Fri 6 Apr 2012
NORTH OF 36. Paramount Pictures, 1924. Jack Holt, Ernest Torrance, Lois Wilson, Noah Beery, David Dunbar, Stephen Carr. Based on the novel by Emerson Hough. Director: Irvin Willat. Shown at Cinevent 35, Columbus OH, May 2003.
Lois Wilson plays Taisie Lockheart, a Texas rancher who needs to get her herd of cattle to Abilene and across “a thousand miles of Indian territory.” Noah Berry, the villainous Texas State Treasurer (some things never change, I guess) Sim Rudabaugh, scheming to take control of her land by any means necessary, tracks the cattle drive with a crew of ruffians among whom is good guy Jack Holt aiming to thwart Rudabaugh’s plan.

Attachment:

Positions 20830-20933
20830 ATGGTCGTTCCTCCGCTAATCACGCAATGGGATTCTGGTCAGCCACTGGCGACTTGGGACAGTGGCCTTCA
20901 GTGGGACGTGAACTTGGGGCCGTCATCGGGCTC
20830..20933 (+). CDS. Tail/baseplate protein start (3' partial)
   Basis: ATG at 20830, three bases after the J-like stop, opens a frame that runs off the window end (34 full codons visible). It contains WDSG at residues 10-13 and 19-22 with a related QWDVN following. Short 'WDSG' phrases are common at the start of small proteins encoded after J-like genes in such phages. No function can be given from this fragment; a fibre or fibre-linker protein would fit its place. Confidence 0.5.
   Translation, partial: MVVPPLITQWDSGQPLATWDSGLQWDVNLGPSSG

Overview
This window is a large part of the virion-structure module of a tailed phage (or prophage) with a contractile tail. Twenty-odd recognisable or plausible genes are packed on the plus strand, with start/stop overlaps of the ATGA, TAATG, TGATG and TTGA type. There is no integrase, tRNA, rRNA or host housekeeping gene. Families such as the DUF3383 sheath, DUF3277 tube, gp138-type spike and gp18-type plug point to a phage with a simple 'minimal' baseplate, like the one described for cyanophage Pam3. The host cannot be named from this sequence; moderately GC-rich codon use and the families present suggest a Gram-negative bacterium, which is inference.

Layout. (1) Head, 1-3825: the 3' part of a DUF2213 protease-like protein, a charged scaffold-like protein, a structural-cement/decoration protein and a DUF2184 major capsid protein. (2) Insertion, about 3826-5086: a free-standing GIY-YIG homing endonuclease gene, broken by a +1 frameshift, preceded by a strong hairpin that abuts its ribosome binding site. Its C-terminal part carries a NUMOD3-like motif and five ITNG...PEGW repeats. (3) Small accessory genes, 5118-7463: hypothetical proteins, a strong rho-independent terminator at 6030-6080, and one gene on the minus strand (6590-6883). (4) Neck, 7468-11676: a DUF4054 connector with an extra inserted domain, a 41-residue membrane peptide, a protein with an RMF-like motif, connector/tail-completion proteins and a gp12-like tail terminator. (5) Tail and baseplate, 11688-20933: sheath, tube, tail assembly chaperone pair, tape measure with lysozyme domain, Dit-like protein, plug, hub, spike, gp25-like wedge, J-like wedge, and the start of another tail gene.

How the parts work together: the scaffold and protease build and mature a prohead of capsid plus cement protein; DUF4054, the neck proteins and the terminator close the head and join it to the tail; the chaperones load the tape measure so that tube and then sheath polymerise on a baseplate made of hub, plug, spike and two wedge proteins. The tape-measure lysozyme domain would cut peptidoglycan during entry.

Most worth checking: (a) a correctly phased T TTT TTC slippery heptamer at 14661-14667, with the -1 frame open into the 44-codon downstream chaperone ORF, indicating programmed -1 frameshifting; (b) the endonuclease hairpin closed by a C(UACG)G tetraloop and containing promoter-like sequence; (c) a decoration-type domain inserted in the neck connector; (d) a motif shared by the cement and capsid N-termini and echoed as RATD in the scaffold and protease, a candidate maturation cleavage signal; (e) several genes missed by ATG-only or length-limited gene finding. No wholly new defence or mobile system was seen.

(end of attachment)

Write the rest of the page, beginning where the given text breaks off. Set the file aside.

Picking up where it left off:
This was conceived as a sequel to The Covered Wagon and was to be directed by James Cruze, but a cut in the budget lost the company the director and its grandiose plans for another epic of the West.
However, they were able to engage the last remaining herd of longhorn cattle for the drive and the excitement of the drive and the work of an excellent cast more than makes up for any budget deficiencies.
The punishment meted out to Rudabaugh by the Indians he’s wronged is a truly horrific moment in film vengeance, and the audience responded with cheers and applause. They don’t make ’em like this anymore. And they should.